The UK’s vote in June 2016 to leave the EU, combined with the uncertainty of what this will mean for the country’s industries has had a considerable impact on the UK economy.
This impact is being felt across UK industrial sectors including the retail display systems industry. Although in recent weeks Prime Minister Theresa May has clarified the likely form of Brexit and the bill to trigger Article 50 has been passed in parliament, much uncertainty about the possible consequences of Brexit for businesses remains.
The falling pound
The pound fell sharply against the Euro and the US dollar after the referendum result was declared, and the US dollar has experienced fluctuations since the election of President Donald Trump. As the UK relies heavily on imports, this will result in rising prices for manufactured goods and component materials, such as wood and plastics, needed by manufacturers and retailers of merchandising systems. Fuel and energy costs are also rising, which is resulting in escalating costs in transporting and installing the components of retail display systems. Even buying locally is likely to become increasingly expensive because such businesses will have to cope with their own rising costs by increasing prices.
Balancing the costs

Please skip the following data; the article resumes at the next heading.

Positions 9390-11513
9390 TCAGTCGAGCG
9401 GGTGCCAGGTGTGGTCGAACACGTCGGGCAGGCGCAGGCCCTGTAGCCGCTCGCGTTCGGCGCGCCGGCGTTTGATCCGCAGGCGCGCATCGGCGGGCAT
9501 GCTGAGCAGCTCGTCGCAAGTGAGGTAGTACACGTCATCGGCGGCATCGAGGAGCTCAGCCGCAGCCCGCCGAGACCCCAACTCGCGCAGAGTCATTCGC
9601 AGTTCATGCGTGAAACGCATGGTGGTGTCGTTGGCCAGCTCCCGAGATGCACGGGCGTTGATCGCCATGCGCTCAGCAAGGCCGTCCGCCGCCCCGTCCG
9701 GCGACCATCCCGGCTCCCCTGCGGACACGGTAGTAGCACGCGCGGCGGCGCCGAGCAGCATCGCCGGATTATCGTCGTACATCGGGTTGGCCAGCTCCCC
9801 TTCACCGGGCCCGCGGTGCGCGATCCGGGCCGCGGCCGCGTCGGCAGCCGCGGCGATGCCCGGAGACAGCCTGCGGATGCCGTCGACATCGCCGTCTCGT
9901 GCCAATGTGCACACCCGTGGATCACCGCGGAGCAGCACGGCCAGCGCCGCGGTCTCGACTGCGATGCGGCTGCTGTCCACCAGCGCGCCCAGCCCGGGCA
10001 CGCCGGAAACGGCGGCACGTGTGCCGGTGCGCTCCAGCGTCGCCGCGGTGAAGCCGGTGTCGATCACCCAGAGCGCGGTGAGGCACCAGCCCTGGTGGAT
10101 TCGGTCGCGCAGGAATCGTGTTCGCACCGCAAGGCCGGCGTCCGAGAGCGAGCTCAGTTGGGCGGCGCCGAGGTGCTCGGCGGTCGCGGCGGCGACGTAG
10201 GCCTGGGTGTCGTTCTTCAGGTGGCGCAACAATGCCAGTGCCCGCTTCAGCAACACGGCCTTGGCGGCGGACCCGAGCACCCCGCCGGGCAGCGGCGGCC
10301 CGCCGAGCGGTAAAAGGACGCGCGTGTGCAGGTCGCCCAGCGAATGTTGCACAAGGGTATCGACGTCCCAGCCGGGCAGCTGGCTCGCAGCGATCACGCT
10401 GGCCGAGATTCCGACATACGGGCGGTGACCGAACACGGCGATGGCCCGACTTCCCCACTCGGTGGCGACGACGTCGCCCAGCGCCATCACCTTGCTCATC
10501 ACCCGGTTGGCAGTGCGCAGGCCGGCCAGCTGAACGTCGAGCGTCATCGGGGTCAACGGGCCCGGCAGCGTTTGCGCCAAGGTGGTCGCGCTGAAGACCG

The challenge for merchandising system companies such as Peerless is to decide how these rising prices are to be absorbed. Increasing the price of display systems will inevitably mean that the costs will eventually be borne by shoppers. Their wallets are already being hit by rising prices in an economy where above inflation wage rises are for most, just a distant memory. However, if the increased costs are not passed on to the customer profit margins will be severely squeezed. It may be possible to balance the costs by sourcing cheaper alternative component materials, however, reducing the quality of their merchandising systems is unlikely to be an attractive option for most companies.
An advantage of the falling pound is that the UK becomes an attractive market for foreign investors who will be able to get more for their money. Anyone exporting retail display systems or the component materials for the systems may be experiencing an upsurge in business. In the long term it is still unclear as to how Brexit will affect those companies that export display systems or the component materials, as this will depend very much on what future trade deals are agreed with other countries and trading blocks.
Brexit is still very much in its infancy and the rising prices of imported goods are only just starting to be noticed by consumers, and until the final exit terms and trade deals are decided this will remain a period of economic uncertainty – something that financial markets hate. However, it is important that the industry does not stand still. Retailers will still need merchandising systems, perhaps more than ever before to tempt customers into their premises. Companies will have to factor in the rising costs of component materials, taking the difficult decision whether to absorb increased costs or cut the costs while possibly sacrificing some quality, or to pass on the costs to customers.
In these times of economic turbulence companies must be prepared to cope with any change in the cost of component materials as the Brexit process continues.